In the competitive realm of the music industry, success is often believed to be contingent on the support of big banners. However, there are exceptional artists like Shaan, whose journey defies conventional norms. From the very beginning, Shaan’s talent spoke for itself, eliminating the need for him to beg for work or compromise his artistic integrity. With close connections in the industry and a strong rapport with composers, he secured prominent projects without having to plead for opportunities.
Yet, the landscape of the music industry has witnessed a transformative shift. In today’s era, the importance of big banners in determining the success of a song has become undeniable. Views and visual appeal now dominate the scene, making it arduous for small-budget films or independent projects to gain traction and achieve hit status. Shaan acknowledges this reality, recognizing that the dynamics have changed significantly since his early days in the industry. He reflects on the fact that despite his early success, he was not often offered the big, intense numbers or the title tracks that can propel an artist to stardom.
Amidst these changes, one individual who played a pivotal role in Shaan’s career is the influential composer and music director, Himesh Reshammiya. Himesh’s guidance and mentorship provided Shaan with an incredible platform to explore his versatility as an artist. Unlike others who may have typecast him, Himesh offered a range of opportunities, allowing Shaan to showcase his talent in diverse genres. From groovy tracks to soothing melodies, Shaan flourished under Himesh’s guidance, leaving an indelible mark on the music landscape.
Join Rohan Dua in this Episode of Catch The Stars as he delves into the intriguing journey of Shaan and discovers the untold stories and experiences that have shaped Shaan into the iconic musician he is today.
Excerpts from the interview
ROHAN DUA: Do you have to fight for big banner projects?
SHAAN: It seems to be the case these days. That’s why I haven’t been able to secure many big banner projects, as I’m not someone who actively fights for them.
ROHAN DUA: Is it because you didn’t have to beg for work?
SHAAN:Well, growing up in the industry, being a Bandra boy, and having close connections with people like Sohail and Salman, I never had to resort to begging for work. In the past, I received big banner projects based on my strong relationships with composers. However, trends have changed, and I’m not sure what exactly happened. Regardless, I take it in stride and I’m satisfied with the work I’m currently doing.
ROHAN DUA: Is it possible to be successful without the support of big banners?
SHAAN: Not in today’s industry. During my time, there was ample opportunity because we relied on radio. Radio hits played a significant role in establishing success. For instance, the songs from the small-budget film Jhankar Beats became huge hits. However, nowadays, the emphasis on views and visual appeal makes it difficult for small-budget films to achieve the same level of success without better production quality.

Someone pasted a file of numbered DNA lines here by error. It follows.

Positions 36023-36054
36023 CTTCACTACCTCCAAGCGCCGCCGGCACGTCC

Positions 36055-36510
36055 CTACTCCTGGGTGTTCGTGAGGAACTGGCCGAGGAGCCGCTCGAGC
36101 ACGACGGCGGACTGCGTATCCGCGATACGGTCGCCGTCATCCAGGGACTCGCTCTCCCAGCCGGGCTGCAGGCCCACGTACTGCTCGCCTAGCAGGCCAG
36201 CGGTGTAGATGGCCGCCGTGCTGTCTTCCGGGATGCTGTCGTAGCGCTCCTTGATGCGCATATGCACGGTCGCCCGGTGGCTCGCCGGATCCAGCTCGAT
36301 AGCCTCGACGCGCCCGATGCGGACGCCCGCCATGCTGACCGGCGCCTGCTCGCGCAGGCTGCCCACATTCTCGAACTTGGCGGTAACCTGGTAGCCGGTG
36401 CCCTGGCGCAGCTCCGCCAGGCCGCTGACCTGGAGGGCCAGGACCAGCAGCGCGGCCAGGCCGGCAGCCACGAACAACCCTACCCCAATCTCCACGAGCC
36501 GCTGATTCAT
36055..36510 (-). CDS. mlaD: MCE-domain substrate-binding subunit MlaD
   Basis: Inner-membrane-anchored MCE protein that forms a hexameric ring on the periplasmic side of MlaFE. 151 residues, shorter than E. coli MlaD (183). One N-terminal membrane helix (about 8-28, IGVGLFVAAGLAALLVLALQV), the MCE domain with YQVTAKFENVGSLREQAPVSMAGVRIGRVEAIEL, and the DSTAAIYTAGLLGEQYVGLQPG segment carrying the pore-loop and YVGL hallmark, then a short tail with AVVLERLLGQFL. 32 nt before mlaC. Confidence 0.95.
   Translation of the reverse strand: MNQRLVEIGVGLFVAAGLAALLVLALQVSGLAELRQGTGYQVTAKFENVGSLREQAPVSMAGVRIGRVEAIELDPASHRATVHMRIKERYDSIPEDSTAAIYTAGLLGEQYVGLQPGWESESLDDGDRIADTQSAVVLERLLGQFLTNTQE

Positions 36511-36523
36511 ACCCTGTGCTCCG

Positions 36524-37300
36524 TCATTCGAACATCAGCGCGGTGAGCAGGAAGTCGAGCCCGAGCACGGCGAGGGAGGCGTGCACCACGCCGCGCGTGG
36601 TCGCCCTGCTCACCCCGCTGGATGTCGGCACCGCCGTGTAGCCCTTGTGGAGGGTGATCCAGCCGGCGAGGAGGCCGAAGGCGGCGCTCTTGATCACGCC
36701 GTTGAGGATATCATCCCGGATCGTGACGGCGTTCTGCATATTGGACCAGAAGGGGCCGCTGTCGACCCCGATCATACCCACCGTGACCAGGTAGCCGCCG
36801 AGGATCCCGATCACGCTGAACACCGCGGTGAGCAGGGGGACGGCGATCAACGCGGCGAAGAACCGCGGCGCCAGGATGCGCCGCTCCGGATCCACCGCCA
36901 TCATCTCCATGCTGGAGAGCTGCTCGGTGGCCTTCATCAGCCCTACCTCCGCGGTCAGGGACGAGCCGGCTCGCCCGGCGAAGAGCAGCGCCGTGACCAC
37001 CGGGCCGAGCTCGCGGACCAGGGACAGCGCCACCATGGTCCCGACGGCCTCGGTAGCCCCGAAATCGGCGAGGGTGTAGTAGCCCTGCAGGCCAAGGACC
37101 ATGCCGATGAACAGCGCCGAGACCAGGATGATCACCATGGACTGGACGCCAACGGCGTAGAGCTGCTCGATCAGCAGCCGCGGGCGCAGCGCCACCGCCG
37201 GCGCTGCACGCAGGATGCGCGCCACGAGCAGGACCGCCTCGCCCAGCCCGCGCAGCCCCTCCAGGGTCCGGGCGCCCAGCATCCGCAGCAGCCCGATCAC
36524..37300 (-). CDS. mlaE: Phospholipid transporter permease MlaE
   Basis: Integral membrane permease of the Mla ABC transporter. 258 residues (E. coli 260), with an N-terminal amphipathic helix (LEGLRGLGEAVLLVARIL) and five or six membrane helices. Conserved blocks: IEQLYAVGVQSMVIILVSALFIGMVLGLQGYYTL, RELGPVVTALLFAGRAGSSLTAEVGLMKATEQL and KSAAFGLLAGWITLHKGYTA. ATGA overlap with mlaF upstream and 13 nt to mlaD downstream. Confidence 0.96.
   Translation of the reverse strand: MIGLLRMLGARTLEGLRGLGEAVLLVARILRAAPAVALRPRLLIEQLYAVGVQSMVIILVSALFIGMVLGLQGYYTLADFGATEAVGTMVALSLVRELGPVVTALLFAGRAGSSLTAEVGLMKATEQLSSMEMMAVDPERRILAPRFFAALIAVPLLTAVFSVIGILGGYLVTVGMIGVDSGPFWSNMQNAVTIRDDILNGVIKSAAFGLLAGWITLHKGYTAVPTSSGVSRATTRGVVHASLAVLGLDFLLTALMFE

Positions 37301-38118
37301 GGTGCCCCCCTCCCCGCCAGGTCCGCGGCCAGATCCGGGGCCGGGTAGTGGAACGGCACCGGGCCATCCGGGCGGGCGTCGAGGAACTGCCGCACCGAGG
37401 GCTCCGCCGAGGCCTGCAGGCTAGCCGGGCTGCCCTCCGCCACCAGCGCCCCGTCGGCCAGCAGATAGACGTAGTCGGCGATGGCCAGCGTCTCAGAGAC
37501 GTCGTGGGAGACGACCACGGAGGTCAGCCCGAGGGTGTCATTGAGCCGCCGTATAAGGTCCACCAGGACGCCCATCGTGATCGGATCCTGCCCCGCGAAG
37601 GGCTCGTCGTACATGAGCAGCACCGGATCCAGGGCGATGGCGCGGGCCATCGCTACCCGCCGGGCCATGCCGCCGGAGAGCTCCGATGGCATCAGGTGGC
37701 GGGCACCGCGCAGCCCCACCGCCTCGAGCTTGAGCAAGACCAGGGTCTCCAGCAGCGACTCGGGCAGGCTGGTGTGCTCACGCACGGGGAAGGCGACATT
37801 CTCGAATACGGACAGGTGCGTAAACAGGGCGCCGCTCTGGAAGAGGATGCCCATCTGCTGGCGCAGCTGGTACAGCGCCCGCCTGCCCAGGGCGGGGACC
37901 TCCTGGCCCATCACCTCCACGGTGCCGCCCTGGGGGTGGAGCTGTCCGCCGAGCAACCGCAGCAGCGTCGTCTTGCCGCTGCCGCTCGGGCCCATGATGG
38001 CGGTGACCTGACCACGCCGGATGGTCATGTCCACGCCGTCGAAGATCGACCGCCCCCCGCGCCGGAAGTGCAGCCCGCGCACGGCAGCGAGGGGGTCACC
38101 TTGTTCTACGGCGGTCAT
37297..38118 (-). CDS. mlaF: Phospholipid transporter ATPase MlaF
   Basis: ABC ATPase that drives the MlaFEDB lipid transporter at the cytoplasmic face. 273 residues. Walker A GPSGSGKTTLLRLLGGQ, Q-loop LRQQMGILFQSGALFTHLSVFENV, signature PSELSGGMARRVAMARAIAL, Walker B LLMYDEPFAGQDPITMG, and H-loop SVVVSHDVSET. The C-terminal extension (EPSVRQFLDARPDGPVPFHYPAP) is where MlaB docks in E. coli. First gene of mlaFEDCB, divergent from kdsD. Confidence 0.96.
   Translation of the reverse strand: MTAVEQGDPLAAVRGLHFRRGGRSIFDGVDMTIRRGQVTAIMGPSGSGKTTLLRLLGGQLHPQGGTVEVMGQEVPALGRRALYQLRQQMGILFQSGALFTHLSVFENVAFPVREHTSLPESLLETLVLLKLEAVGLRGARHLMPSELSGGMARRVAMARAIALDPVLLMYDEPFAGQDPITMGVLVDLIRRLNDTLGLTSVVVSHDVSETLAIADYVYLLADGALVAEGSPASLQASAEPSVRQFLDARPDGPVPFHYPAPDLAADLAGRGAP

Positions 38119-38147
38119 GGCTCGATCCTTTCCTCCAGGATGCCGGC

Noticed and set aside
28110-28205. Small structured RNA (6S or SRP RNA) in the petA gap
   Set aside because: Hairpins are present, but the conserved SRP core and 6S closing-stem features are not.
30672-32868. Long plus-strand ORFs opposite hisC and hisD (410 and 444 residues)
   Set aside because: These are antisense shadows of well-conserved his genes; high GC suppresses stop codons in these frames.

ROHAN DUA: “Behti Hawa Sa Woh” was a significant moment in your career. Could you share more about it?
SHAAN:When Shantanu Moitra presented the song to me, I wasn’t sure about its potential success. I knew “All Is Well” would be a massive hit, and Sonu Nigam had the lead vocals for Aamir Khan’s character. However, Shantanu da had faith in the song, and to this day, people approach me to express how much it means to their children and how soothing it is for them.
ROHAN DUA: Yes, it reminds everyone of that one person who used to be unique and lost in their own world during college.
SHAAN: I strive to live by the lyrics of this song.
ROHAN DUA: How was it singing for Balki’s Paa? It was a very unconventional song.
SHAAN: I remember singing for Ilaiyaraaja. He is one of those film directors who prefers singers to adhere closely to his instructions. When I started experimenting with “udi udi,” he approached me and asked, “What did you do there? Don’t you appreciate my notes?” He said it in a sweet manner, but he had a clear vision of what he wanted from the singer.
ROHAN DUA: With “ladki kyu na jane kyu,” you achieved another success. It wasn’t one of those erotic love songs, but it added a cute touch to young romance.
SHAAN: After “bheegi hot tere,” all the erotic numbers went to Kunal Ganjawala. I was mostly in the midfield, never quite hitting the mark with intense numbers or title tracks. Even in Fanaa, I sang “Chand Sifarish,” but the intense number “Mere Haath Mein” went to Sonu Nigam. I was often assigned the lighter, more playful songs.
ROHAN DUA: You also sang for Rahman in PS 1. How was the experience?
SHAAN:Well, it was one of the most challenging assignments of my life. I even reached out to Rahman over email to confirm if he truly wanted me to sing it. He provided me with confidence, and somehow I managed to deliver. But it wasn’t an easy task.
ROHAN DUA: You sang the grooviest songs with Himesh Reshammiya. He must have had a major influence on your career, right?
SHAAN: Absolutely. Himesh never pigeonholed me. He offered me a wide range